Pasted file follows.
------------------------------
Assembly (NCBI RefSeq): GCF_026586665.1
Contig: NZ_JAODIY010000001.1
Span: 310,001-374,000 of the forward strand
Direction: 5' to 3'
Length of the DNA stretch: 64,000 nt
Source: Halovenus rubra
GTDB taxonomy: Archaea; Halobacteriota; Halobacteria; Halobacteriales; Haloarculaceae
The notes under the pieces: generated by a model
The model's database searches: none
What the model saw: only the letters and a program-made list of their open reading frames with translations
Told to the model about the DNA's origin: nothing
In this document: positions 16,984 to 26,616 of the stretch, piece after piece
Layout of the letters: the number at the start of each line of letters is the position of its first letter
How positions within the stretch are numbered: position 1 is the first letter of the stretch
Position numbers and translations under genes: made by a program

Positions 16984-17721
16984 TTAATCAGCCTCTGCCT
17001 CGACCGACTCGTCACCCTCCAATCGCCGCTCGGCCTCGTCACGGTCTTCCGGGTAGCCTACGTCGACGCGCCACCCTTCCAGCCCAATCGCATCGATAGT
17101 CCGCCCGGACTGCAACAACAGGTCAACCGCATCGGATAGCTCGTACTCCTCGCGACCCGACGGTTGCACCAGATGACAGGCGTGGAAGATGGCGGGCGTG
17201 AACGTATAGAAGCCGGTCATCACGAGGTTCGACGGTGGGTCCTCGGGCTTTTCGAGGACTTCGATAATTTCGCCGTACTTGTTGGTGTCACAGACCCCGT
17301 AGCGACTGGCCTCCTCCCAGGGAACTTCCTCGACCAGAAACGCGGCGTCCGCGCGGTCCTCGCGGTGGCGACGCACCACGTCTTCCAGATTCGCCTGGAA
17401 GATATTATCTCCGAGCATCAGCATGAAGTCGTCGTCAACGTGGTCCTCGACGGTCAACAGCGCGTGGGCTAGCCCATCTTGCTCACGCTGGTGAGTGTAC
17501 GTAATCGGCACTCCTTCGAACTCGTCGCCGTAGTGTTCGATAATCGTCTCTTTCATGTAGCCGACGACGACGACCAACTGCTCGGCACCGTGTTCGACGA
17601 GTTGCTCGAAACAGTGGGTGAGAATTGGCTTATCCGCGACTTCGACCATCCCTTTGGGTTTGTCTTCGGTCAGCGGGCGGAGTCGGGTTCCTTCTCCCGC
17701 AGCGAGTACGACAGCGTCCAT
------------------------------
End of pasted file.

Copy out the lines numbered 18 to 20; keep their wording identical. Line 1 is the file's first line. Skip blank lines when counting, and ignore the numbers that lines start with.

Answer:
17001 CGACCGACTCGTCACCCTCCAATCGCCGCTCGGCCTCGTCACGGTCTTCCGGGTAGCCTACGTCGACGCGCCACCCTTCCAGCCCAATCGCATCGATAGT
17101 CCGCCCGGACTGCAACAACAGGTCAACCGCATCGGATAGCTCGTACTCCTCGCGACCCGACGGTTGCACCAGATGACAGGCGTGGAAGATGGCGGGCGTG
17201 AACGTATAGAAGCCGGTCATCACGAGGTTCGACGGTGGGTCCTCGGGCTTTTCGAGGACTTCGATAATTTCGCCGTACTTGTTGGTGTCACAGACCCCGT